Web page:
You wouldn't be the only homeowner who assumes that summer storms and Las Vegas's infamous monsoons pose the biggest threat to your roof.
And it's true: roof damage can be caused from torrential rains, flash flooding and frequent lightning strikes. But when it comes to Enemy No. 1, make sure you have your shades on. The scorching Las Vegas sun poses the most serious threat to your roof in three ways – and First Quality Roofing & Insulation wants to ensure you know how to protect it in the first of this two-part series.
Sun and heat put Las Vegas on the map
The climate is what draws many transients to Las Vegas in the first place, and the city doesn't disappoint. The sun shines in Las Vegas nearly 300 days of the year, making it one of the top 20 sunniest cities in the United States. This is almost three more months than the U.S. average, which is 205 sunny days.
Along with all this sun comes a good share of heat. Even last summer's lowest temperature was a comfortable 73 degrees. The average temperature was 95 degrees while the city hit a high of 113 degrees on July 25. As you might guess, heat buildup is one consequence of sunlight. The other two are ultraviolet rays and thermal shock.
Size up the threat of heat
When it's 90 degrees outside and the sun is out in force, the temperature on your roof can reach a scorching 160 degrees. Over time, this heat can cause:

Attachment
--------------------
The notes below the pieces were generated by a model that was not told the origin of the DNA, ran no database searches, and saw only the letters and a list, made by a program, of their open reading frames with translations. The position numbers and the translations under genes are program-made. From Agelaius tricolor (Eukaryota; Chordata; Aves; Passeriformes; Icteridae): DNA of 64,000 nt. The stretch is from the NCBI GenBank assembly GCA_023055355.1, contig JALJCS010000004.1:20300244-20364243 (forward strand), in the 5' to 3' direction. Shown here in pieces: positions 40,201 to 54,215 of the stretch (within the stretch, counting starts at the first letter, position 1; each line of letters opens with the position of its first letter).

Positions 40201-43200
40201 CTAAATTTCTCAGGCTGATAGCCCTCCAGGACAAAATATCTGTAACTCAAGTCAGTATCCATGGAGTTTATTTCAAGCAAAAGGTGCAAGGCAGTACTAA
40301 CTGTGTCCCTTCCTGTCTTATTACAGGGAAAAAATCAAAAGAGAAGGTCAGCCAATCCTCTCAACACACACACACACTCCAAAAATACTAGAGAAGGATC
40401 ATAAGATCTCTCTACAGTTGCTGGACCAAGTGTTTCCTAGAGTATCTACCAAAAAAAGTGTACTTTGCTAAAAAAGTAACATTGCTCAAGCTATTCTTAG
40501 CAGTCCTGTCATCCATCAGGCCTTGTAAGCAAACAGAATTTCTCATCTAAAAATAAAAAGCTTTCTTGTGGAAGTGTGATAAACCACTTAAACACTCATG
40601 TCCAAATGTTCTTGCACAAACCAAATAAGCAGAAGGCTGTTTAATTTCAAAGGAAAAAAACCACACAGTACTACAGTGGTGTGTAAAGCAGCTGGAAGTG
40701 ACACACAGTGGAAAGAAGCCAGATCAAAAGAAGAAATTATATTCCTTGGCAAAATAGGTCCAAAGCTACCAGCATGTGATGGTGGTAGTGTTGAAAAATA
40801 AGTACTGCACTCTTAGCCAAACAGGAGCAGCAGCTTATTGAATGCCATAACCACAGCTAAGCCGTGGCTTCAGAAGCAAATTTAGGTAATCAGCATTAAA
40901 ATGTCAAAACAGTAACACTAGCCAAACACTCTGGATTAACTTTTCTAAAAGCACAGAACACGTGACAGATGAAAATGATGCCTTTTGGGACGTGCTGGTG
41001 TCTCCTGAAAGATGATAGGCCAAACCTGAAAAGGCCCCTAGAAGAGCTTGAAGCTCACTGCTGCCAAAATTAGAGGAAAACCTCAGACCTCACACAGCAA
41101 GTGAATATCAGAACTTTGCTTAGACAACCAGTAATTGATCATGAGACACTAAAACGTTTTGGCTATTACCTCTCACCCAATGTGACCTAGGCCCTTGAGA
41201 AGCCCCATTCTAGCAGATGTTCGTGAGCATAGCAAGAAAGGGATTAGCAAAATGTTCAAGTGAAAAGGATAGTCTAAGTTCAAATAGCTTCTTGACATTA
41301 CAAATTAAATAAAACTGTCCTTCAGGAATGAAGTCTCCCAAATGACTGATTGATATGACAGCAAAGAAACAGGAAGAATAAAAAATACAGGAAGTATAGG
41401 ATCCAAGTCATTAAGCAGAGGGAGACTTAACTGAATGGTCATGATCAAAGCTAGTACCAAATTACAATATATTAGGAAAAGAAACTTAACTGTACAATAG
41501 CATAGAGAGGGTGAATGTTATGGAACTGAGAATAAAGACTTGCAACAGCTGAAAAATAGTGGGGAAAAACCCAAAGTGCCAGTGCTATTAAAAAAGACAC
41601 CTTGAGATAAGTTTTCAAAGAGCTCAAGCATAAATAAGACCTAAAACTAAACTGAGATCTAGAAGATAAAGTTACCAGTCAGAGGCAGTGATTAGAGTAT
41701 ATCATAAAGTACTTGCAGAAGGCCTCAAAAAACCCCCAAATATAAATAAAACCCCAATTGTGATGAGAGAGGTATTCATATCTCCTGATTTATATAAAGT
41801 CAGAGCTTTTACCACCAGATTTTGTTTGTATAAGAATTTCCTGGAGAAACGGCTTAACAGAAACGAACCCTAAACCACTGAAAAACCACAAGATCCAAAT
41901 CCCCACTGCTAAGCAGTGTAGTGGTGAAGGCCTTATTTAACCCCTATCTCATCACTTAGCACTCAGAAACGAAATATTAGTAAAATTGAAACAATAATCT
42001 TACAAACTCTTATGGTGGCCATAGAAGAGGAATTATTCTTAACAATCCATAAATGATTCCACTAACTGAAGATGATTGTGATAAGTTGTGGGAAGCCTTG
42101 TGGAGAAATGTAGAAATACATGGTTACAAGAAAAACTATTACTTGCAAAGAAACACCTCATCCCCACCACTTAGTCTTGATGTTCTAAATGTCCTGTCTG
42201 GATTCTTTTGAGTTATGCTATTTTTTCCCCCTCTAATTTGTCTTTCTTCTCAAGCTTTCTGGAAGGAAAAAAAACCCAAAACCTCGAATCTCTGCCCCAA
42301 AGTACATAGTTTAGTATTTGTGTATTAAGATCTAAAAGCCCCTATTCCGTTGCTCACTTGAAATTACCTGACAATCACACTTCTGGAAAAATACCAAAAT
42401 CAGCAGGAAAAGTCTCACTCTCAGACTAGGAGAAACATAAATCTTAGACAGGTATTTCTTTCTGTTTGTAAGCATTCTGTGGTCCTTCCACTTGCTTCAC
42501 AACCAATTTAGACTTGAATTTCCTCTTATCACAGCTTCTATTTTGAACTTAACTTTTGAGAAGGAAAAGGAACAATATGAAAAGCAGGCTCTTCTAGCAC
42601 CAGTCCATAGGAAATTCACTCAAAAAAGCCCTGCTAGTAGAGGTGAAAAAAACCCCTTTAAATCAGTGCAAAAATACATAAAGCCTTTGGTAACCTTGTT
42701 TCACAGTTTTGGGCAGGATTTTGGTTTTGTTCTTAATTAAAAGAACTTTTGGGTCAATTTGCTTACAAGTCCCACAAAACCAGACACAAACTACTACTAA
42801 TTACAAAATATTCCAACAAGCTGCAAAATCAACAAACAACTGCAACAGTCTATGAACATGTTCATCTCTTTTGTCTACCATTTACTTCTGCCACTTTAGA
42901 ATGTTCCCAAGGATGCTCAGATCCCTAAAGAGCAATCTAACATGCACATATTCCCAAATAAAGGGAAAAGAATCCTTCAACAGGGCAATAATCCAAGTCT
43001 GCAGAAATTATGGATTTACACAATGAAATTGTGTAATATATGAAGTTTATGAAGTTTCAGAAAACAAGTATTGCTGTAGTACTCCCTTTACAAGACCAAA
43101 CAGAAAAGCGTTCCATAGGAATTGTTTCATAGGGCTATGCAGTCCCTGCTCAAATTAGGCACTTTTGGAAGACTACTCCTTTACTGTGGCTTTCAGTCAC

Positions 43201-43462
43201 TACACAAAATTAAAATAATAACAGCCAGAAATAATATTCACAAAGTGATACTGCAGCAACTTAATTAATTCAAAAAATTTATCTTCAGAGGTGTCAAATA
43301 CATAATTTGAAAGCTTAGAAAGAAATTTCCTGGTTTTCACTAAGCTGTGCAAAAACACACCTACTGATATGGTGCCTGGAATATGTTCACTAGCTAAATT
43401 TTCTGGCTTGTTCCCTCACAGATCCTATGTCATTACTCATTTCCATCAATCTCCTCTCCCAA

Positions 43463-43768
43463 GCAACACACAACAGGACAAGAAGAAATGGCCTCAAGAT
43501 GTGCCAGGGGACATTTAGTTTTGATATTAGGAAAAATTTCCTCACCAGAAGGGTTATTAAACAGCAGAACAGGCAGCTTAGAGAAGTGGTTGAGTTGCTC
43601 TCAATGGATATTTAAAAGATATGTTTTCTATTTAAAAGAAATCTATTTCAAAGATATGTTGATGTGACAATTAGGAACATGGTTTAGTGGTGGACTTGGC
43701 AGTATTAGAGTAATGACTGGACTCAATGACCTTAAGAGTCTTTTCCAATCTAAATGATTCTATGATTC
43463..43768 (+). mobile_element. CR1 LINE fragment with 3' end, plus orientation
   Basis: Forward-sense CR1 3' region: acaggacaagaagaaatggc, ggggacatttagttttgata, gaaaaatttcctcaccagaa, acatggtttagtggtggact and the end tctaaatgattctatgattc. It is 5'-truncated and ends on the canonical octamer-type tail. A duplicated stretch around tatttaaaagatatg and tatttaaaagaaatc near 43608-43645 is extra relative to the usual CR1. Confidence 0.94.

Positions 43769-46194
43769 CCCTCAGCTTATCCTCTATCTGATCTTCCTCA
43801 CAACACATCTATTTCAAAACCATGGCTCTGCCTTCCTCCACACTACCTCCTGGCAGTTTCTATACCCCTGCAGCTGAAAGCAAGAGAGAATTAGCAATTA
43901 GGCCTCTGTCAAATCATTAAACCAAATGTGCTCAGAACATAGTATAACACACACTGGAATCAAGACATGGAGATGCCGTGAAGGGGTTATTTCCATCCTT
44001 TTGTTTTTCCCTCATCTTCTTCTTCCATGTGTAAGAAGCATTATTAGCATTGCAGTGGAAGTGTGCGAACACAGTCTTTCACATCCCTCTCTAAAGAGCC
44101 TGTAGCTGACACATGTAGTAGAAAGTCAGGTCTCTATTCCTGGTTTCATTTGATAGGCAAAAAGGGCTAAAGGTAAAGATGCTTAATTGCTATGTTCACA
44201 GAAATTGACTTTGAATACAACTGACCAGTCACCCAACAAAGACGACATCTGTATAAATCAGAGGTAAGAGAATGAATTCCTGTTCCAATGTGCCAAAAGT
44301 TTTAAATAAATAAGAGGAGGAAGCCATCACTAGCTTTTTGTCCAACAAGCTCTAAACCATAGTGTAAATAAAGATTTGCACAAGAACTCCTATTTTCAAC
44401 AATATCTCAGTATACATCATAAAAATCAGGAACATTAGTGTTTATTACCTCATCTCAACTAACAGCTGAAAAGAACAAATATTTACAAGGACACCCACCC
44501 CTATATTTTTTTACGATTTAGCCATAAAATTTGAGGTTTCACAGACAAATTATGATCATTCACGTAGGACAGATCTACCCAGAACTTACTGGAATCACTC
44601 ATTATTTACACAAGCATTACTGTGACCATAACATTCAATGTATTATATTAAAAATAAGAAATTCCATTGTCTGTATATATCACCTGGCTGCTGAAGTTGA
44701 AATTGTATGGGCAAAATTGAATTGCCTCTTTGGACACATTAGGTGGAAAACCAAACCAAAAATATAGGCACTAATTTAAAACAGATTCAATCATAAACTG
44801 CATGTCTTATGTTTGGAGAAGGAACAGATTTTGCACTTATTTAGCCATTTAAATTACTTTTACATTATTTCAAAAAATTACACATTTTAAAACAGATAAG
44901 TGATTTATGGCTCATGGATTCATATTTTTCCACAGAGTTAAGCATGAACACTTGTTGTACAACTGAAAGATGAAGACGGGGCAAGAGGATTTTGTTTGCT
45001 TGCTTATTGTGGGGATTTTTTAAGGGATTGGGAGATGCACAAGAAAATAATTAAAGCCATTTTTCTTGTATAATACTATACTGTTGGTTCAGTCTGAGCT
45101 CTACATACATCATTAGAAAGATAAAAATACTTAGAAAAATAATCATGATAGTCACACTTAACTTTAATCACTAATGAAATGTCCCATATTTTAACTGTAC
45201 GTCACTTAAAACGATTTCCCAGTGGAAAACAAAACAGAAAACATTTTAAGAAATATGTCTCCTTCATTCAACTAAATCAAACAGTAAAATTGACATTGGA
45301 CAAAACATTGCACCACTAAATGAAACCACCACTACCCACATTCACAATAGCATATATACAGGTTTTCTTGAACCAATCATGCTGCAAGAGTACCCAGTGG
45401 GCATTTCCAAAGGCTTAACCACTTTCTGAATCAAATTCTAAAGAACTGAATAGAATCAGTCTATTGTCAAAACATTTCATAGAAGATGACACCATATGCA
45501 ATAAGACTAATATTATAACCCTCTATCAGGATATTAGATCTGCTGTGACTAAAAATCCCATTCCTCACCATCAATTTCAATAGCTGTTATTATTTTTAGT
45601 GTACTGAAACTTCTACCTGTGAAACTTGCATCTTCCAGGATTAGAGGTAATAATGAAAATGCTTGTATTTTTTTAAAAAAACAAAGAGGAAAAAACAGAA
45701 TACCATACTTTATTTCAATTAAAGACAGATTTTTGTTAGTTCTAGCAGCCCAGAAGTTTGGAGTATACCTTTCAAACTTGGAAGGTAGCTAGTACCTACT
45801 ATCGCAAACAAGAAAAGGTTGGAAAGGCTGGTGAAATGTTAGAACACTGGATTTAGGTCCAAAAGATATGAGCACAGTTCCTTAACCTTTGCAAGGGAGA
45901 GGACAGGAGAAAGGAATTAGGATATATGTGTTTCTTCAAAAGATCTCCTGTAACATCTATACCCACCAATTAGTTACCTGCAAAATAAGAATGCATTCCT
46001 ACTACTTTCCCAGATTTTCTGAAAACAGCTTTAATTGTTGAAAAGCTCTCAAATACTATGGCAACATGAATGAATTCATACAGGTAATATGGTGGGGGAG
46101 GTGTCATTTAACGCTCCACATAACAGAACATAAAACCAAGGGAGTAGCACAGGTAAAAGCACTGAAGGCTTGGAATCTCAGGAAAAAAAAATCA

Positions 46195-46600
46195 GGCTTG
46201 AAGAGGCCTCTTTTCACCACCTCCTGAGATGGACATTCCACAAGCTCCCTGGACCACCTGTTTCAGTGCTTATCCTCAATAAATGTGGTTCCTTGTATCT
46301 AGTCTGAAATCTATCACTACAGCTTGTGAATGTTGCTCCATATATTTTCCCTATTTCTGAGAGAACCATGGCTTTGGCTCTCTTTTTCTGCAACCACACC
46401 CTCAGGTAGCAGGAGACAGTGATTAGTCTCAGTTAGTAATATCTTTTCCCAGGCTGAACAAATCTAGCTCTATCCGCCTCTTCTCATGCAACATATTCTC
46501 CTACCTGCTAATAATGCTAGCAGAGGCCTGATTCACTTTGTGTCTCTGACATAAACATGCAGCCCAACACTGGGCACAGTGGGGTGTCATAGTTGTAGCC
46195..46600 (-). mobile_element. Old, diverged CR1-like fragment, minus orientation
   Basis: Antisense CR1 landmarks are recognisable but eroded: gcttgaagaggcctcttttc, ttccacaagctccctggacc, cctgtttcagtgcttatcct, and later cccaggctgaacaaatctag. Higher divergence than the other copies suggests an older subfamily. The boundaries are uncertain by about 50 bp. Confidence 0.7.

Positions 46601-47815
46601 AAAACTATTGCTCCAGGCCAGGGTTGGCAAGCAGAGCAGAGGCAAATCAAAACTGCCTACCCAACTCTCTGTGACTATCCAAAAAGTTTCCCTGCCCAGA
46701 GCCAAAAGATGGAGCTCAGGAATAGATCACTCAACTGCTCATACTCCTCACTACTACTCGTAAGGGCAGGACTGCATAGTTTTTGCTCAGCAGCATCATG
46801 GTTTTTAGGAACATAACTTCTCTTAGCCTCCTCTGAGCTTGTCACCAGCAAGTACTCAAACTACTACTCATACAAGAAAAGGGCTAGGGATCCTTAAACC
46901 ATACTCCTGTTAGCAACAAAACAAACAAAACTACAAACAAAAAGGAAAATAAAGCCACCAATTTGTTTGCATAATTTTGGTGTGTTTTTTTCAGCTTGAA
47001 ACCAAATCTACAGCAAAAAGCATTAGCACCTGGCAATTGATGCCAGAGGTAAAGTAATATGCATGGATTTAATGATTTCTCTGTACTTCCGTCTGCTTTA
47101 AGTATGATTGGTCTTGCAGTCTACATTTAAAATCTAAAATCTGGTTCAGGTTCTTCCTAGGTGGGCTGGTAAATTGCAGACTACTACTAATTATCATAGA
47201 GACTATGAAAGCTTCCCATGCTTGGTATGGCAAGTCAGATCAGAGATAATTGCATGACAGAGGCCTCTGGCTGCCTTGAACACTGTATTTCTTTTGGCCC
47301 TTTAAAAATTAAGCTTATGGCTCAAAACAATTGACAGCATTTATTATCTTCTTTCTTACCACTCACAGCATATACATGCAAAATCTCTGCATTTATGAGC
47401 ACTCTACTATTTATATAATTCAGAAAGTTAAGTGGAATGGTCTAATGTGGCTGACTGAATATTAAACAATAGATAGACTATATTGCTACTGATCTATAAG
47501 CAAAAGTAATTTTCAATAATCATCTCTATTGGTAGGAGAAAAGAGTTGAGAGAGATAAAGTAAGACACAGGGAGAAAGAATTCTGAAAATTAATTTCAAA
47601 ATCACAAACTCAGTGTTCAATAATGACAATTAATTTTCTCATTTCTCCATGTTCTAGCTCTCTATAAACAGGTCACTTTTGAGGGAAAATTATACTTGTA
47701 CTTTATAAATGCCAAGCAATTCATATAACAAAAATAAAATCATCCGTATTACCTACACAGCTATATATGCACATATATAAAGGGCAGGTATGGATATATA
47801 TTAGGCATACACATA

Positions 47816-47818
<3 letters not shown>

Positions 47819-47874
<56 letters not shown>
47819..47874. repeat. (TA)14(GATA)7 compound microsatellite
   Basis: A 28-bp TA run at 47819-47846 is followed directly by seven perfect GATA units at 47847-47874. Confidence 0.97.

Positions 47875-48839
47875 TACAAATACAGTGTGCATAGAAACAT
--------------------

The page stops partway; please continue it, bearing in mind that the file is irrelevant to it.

- Shingles to crack and warp
- Nails to pop
- Damage to plastic flashing, which can set off a chain reaction. In other words, since flashing provides waterproofing protection, damaged flashing can allow water to seep into your home, which can lead to mold and mildew problems.
Size up the threat of UV rays
UV rays from the sun are omnipresent in Las Vegas, even on those unusually cloudy days. And the rays conspire with the heat to accelerate damage to your roof's shingles, nails and plastic flashing.
UV rays also dry out the natural oils in your roofing materials, causing them to weaken, degrade and lose their flexibility over time.
Size up the threat of thermal shock
You may breathe a little easier when the sun goes down for the day, but as outdoor temperatures rise and fall, the temperature on your roof does, too. This state of flux causes your roof to expand and contract, which is called thermal shock. And again, over time, thermal shock can cause roofing materials to crack, splinter and warp, necessitating costly repairs.
While it's true that roofs are durable and built to last, it's equally true that they need to be maintained. Like the National Roofing Contractors Association, First Quality recommends getting your roof inspected at least once a year, and twice a year – in the spring and in the fall – would be better.
There is one more hugely important step you can take to prevent roof damage from the scorching Las Vegas sun. And since you're not the kind of person who enjoys being in the dark, we'll shine a light on the solution in part two.